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Field hockey feeder program started by Gold Award Girl Scout

Gold Award Website - Morgan Flett

Morgan Flett of Merrimack earned Girl Scouts’ highest honor for program

MERRIMACK, NH – Children in Merrimack are now able to discover and enjoy the sport of field hockey, thanks to a Gold Award Girl Scout who has created a feeder program in town.

Morgan Flett, 17, of Merrimack, is a senior honor student and active athlete at Merrimack High School, who realized that students were not joining middle or high school field hockey teams because there were no instructional or recreational programs being offered to younger people in the sport. She decided to change that, and created her Merrimack Field Hockey Feeder Program, for which she earned Girl Scouting’s highest honor, the Gold Award.

Around eighth grade, “field hockey was an option, but not well known,” Flett said. “As I got to high school, less and less girls were coming up. There was a really small team, so I wanted more interest.”

Flett designed field hockey clinics for children in grades 3-8, offering them both in person and online through videos. She also put together five-week plans, options for games, and what skills to teach and when for others to use for their own field hockey program.

“I do believe that all of Morgan’s efforts will definitely create an interest for all ages of players,” said Ann McLean, MHS varsity field hockey coach and advisor for Flett’s project. “As of now, we have a middle school program but nothing to teach the younger kids how to play. The first time that they are seeing field hockey is in the seventh grade, with no knowledge of the sport.  Morgan had a good number of participants and we are hoping this will bring an interest to the sport and to increase the participation numbers. There are few camps in the area for kids that want to play field hockey. By having these clinics, they will develop an interest to play in the future.”

As with so much of life over the past 18 months, COVID-19 kept this Girl Scout from her original plans, but she overcame that obstacle by working with small groups during the summer of 2020, and then put her full plan into action this past summer.

“This summer, I was able to run my big clinic,” she said, “and got a lot of interest, which was so exciting!”

Both girls and boys participated in the clinics, and her high school teammates helped to run them.

“Morgan is a great role model for our sport and program,” said McLean. ”For two years, she has brought attention to our sport and has worked with Merrimack residents to share her passion. With the base and direction that she has given us, we now have a foundation to begin with and hopes of increasing the numbers back into our programs.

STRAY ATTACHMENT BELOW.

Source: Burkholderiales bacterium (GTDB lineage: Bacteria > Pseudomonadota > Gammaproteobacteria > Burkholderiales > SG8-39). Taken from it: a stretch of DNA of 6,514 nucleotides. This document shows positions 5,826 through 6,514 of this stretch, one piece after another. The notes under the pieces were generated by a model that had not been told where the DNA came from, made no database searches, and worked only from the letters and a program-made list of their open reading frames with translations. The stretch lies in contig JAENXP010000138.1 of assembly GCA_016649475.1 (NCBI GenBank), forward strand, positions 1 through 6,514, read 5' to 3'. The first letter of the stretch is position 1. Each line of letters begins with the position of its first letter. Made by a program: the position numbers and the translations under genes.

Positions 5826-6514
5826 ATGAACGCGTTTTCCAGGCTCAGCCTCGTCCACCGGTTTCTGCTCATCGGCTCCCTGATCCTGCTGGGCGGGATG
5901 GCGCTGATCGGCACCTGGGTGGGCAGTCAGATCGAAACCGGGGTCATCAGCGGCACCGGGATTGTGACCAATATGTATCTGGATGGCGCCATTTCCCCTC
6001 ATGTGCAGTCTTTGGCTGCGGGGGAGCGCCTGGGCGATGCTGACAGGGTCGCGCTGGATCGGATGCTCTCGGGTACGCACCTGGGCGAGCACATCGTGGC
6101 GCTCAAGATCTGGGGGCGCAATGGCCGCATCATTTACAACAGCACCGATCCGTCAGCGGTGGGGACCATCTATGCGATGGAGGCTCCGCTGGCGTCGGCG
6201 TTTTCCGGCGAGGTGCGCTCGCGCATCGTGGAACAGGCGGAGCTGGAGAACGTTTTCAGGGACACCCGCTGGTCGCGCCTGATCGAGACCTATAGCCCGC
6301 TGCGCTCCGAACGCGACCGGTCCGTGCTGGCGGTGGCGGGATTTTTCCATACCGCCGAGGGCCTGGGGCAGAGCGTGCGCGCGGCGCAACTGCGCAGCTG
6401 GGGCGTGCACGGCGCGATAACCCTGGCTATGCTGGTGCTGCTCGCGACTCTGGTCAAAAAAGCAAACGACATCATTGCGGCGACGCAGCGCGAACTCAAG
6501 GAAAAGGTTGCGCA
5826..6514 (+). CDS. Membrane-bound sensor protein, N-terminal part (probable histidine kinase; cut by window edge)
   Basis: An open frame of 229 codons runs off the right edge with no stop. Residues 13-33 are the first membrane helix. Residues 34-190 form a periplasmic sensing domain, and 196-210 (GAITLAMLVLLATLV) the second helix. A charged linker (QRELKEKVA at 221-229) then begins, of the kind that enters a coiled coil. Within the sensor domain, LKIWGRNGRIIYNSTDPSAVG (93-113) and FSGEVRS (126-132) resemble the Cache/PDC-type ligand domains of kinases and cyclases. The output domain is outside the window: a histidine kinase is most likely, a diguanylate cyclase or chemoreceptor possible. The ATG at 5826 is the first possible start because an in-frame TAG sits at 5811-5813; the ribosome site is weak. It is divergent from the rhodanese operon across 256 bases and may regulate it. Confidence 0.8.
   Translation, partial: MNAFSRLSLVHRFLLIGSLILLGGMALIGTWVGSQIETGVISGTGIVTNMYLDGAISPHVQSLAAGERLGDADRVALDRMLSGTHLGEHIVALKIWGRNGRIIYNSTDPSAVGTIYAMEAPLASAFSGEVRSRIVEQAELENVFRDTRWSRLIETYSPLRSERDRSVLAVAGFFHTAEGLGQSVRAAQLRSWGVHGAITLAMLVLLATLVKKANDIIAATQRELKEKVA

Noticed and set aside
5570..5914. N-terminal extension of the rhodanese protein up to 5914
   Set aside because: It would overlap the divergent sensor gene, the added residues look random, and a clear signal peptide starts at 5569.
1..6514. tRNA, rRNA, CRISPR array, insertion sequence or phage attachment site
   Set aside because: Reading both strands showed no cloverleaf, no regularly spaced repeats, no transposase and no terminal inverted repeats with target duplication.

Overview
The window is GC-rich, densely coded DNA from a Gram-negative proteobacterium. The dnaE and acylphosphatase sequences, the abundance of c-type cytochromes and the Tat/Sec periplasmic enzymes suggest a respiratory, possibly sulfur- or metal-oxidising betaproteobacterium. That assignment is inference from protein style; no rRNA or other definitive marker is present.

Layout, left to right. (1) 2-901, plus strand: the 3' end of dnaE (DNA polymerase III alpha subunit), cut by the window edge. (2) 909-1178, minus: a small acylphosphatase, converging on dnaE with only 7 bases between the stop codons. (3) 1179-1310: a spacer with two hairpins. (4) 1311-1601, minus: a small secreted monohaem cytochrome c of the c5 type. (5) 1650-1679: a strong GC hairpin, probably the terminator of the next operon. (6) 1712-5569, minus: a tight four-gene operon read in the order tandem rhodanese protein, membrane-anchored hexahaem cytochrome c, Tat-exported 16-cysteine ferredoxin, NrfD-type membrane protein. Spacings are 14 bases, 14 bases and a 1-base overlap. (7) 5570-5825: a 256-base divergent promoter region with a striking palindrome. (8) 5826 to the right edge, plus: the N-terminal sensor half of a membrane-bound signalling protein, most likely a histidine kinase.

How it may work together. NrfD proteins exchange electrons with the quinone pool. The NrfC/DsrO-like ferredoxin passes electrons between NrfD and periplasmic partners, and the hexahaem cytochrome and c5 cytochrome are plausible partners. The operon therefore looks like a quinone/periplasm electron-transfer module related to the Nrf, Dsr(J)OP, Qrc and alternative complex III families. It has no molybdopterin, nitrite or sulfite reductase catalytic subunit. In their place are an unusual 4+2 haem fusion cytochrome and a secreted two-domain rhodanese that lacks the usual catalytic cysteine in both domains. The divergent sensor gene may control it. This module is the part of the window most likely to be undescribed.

Flett has been a Girl Scout since kindergarten, enjoying camporees, earning badges, learning to cook, helping the Humane Society, selling cookies, and more.

“I like giving back and having fun at the same time,” she said. “We always fund a good field trip for the end of the year. One year we had a lot of money, so we did an overnight at Great Wolf Lodge.”

Flett is an AP student, a member of the National Honor Society, Math Honor Society, and a multi-sport athlete who is captain of her field hockey team. She plans to attend college, with an eye toward becoming a lawyer for sports and entertainment figures.

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Gold Award Girl Scouts don’t just change the world for the better, they change it for good. The Gold Award is earned by girls in grades 9–12 who demonstrate extraordinary leadership in developing sustainable solutions to local, national, and global challenges. Since 1916, Girl Scouts have answered the call to drive lasting, impactful change. They earn college scholarships, demonstrate high educational and career outcomes, and are active in their communities.

Sarah Hardy has answered the call to drive lasting, impactful change, and her Gold Award is a testament to her remarkable dedication to improving her community and the world. 

About the Girl Scout Gold Award

  • Gold Award Girl Scouts on average spend one to two years on their project.
  • A Gold Award project must be sustainable after the girl’s involvement ends.
  • The average age of Gold Award Girl Scouts is 17.
  • Since 1916, more than 1 million girls have earned the Gold Award or its equivalent.
  • Gold Award Girl Scouts are entitled to enlist at a higher pay grade when they join the military.
  • University research indicates that noting you are a Gold Award Girl Scout on a college application is influential in the admissions decision-making process.
  • Twenty-two young women from New Hampshire and Vermont earned their Gold Award so far in the 2020-2021 membership year as part of Girl Scouts of the Green and White Mountains.
  • The Girl Scout Gold Award is the mark of the truly remarkable!

We Are Girl Scouts  

Girl Scouts bring their dreams to life and work together to build a better world. Through programs from coast to coast, Girl Scouts of all backgrounds and abilities can be unapologetically themselves as they discover their strengths and rise to meet new challenges—whether they want to climb to the top of a tree or the top of their class, lace up their boots for a hike or advocate for climate justice, or make their first best friends. Backed by trusted adult volunteers, mentors, and millions of alums, Girl Scouts lead the way as they find their voices and make changes that affect the issues most important to them. To join us, volunteer, reconnect, or donate, visit 

Girl Scouts of the Green and White Mountains serves girls throughout New Hampshire and Vermont through volunteer-run troops, events, and virtual programs. Visit to learn more.